Sotheby's recorded tremendous prices at their sale of European sculpture and works of art, notably in the field of medieval objects on July 4th 1996 in London.
Many lots came from the collection formed by the British Rail Pension Fund and some of them were among the last treasures available on the market according to dealers who have been increasingly lamenting on the lack of high-quality objects in sales.
The star of the day was a Champlevé enamelled gilt copper reliquary chasse commemorating the martyrdom of Saint Thomas Becket made in Limoges circa 1195.
Measuring 30.5 x 30 x 11.5cm, this exceptional piece estimated some £ 2 million
(US $ 3,150,000) reached £ 3,800,000 to the disappointment of the Victoria and Albert Museum which had made a £ 2,2 million offer for it. The chasse was bought by the dealer Sam Fogg on behalf of a private collector.
The British Rail Pension Fund expected to raise £ 9,2 million from the sale of some 100 lots...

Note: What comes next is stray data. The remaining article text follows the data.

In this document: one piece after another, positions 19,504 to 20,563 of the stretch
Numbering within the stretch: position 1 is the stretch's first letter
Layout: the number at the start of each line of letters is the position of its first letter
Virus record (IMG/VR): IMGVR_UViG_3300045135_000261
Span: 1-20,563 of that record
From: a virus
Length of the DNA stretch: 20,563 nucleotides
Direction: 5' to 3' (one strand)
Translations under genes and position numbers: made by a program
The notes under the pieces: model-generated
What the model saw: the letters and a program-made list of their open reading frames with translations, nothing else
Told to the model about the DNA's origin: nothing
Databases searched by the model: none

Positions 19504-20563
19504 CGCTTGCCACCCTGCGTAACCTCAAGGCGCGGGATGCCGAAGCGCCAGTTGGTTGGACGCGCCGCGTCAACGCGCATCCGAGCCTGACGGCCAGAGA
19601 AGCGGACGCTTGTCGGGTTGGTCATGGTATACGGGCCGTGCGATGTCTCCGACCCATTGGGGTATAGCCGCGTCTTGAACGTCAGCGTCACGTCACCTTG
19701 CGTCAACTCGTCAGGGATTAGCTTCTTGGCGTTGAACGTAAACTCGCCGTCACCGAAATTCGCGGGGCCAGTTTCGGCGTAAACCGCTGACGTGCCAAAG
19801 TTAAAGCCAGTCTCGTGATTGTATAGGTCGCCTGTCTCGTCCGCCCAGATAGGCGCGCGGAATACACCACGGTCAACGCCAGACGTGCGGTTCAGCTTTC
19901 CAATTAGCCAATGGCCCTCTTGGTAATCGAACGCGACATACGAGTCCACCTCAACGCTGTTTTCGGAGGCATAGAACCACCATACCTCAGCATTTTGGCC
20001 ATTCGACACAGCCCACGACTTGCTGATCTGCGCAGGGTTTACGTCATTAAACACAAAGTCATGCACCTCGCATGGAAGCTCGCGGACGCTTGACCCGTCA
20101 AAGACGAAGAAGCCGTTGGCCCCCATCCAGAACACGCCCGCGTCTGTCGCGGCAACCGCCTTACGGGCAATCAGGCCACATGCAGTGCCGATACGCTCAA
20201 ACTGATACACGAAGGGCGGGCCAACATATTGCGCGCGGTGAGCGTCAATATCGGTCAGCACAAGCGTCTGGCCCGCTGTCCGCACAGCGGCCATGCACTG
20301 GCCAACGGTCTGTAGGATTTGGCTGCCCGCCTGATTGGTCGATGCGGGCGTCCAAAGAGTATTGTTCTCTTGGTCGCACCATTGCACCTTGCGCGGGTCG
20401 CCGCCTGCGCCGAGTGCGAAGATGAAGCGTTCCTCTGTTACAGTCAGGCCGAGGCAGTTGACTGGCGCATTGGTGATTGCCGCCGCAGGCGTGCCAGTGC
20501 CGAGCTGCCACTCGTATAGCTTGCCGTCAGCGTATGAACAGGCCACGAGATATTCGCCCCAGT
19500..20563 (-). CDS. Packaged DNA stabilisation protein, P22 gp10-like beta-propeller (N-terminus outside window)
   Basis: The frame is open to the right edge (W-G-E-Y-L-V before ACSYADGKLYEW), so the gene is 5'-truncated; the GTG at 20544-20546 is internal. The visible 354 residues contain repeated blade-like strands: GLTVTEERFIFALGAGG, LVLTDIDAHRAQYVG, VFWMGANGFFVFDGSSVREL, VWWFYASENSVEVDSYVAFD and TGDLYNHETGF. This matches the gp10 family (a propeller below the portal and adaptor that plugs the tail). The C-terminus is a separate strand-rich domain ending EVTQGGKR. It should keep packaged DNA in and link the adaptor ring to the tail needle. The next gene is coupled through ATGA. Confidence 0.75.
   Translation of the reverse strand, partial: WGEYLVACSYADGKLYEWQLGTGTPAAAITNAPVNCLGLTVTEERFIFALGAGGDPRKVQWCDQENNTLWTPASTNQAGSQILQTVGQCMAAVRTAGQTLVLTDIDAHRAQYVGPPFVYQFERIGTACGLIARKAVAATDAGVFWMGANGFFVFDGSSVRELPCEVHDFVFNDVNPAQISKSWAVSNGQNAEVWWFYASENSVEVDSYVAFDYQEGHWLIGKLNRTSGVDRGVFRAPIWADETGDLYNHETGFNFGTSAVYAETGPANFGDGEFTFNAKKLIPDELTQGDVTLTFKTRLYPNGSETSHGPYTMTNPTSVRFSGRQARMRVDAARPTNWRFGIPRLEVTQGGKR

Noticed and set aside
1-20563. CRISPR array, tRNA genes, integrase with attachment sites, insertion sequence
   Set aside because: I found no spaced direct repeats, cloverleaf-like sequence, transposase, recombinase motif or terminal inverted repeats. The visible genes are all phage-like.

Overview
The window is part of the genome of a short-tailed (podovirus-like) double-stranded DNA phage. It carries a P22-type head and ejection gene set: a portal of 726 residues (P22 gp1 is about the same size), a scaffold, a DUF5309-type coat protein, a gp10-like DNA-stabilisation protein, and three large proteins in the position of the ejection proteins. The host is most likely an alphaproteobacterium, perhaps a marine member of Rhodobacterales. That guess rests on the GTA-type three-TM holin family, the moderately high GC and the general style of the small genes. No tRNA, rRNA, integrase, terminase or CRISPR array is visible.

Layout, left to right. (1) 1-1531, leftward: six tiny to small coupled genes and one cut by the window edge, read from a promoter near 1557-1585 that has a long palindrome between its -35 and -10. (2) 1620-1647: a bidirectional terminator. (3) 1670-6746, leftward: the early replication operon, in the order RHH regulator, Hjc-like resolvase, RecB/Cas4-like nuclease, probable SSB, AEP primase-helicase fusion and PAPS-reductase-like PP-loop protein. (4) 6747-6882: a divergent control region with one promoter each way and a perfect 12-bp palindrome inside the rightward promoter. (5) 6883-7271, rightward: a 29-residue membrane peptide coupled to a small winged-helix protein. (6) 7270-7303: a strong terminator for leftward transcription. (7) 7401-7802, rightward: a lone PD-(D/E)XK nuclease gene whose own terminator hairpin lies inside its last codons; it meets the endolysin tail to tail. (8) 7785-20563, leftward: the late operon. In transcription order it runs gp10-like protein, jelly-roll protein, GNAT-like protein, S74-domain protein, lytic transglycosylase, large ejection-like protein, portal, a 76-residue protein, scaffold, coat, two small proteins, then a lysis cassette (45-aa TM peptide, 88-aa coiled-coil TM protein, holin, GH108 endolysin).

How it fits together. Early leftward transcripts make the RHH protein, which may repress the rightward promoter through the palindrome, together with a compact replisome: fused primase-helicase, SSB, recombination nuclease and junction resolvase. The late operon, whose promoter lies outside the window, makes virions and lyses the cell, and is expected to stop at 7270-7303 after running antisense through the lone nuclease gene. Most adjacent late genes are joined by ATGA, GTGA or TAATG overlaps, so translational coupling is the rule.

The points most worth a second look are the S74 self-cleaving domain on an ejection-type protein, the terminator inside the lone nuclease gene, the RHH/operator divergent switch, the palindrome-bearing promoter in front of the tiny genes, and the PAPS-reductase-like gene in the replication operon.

Finally, the total amount rose to £13,6 millions.
Another great piece in this sale was a gilt bronze base for a candlestick or cross, probably English, dating back to the first quarter of the 12th Century. Measuring 11 x 20.6 cm with its feet decorated with knights or saints, one with a sword on his knees, a second with a dog by his side, a third notably holding a falcon, it fetched £ 4 millions (US $ 6,300,000) and went again to Sam Fogg who was acting for a private collector.
Four allegorical figures in hard stones carved in Florence in 1637 representing Courage, Hope, Justice and Temperance went to the London Citybank for £ 400,000 ten times more than the price they fetched in 1977 at the famed Mentmore sale.
Two bronze high relief medallions, the first celebrating King Louis XIV and Sebastien le Prestre Vauban at the siege of Maastricht, the second showing Louis XIV receiving the ambassadors of Siam, both measuring 78.8 cm in diameter by Jean Arnould, circa 1686, received close attention from many bidders, including two big dealers from Paris who would have liked to bring these plaques back to the French capital since these were among those 24 which decorated the place des Victoires during a century before they were dismantled by French revolutionaries.
The Citybank was again determined to acquire these and paid £ 600,000 (US $ 900,000) for each.
The extraordinary quality of some of the lots was enough to explain these outstanding results. Otherwise, average pieces have not been faring well in sales since the first half of 1995.